Public release date: 2-Aug-2010
– low-carbohydrate diet produced a greater increase in plasma HDL cholesterol concentration than did the low-fat diet at all assessments points during the two-year study.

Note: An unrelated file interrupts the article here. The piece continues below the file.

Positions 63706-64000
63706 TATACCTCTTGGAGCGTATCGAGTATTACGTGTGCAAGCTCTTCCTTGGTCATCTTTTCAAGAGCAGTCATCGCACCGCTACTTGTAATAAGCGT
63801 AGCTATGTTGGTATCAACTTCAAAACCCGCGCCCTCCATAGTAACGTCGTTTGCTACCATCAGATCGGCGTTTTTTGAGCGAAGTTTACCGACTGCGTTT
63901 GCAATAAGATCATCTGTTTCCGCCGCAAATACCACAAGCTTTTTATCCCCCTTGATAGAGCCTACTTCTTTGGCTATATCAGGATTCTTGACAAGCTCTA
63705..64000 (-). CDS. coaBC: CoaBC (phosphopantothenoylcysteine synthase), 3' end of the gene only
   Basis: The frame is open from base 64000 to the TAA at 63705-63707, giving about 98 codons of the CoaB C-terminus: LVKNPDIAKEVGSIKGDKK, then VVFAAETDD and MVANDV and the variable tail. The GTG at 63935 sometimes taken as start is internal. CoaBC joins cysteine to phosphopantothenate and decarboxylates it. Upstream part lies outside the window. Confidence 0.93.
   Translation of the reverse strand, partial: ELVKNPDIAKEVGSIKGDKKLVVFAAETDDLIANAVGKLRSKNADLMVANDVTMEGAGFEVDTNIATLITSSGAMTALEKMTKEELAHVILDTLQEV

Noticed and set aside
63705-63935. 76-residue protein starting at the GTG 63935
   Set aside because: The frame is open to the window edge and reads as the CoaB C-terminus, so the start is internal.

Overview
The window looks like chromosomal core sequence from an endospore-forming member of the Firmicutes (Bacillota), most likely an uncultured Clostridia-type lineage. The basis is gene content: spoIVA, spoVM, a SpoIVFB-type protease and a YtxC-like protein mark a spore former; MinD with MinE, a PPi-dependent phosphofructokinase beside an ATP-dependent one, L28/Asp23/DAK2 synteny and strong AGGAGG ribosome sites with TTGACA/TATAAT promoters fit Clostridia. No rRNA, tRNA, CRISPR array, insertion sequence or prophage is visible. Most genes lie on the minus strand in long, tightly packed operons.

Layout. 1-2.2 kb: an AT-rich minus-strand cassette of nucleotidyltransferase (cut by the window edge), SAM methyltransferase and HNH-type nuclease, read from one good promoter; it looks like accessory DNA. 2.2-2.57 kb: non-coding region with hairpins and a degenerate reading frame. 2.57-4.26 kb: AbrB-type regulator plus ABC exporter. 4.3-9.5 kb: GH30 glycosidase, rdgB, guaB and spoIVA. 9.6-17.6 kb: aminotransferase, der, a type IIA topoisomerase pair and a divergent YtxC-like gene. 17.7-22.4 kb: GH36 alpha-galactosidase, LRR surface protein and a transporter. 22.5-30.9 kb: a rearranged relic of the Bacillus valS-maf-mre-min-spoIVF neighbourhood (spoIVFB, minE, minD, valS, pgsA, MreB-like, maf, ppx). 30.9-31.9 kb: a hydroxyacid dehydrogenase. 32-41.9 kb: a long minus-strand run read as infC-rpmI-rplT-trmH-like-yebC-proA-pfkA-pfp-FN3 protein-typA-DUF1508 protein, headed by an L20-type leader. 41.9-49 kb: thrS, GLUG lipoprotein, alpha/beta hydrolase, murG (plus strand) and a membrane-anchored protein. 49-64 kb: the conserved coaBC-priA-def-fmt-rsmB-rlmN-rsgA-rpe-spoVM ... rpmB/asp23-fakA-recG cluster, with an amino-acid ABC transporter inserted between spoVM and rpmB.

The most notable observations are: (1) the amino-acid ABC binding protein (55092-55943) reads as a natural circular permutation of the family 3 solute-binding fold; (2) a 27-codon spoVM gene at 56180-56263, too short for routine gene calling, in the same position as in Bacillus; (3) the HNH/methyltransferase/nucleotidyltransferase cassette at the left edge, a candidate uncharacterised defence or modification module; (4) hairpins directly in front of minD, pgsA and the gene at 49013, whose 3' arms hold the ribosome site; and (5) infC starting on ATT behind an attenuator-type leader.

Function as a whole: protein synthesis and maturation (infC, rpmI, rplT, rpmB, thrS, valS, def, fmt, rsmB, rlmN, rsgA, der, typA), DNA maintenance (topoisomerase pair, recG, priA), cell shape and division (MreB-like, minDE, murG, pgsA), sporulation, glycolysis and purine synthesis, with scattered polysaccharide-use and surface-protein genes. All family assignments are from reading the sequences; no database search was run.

Previous studies comparing low-carbohydrate and low-fat diets have not included comprehensive behavioral treatment. Researchers sought to evaluate the long-term effects of a low-carbohydrate versus a low-fat diet when combined with a comprehensive lifestyle modification program. Three hundred and seven patients were randomly assigned to either a low-carbohydrate (n=153) or low-fat (n=154) diet with behavior treatment. Weight at two years was the primary outcome, but other effects were measured throughout the study period. At three, six, and 12 months, patients were evaluated for weight, serum lipid concentrations, blood pressure, urinary ketones, bone mineral density, and body composition. The researchers found no differences in weight, body composition, or bone mineral density between the two groups at any point during the study. At two years, both groups had lost a clinically significant amount of weight (about 7 percent of body weight), showing that successful weight loss can be achieved with either approach when coupled with a behavioral modification program. However, the low-carbohydrate diet produced a greater increase in plasma HDL cholesterol concentration than did the low-fat diet at all assessments points during the two-year study.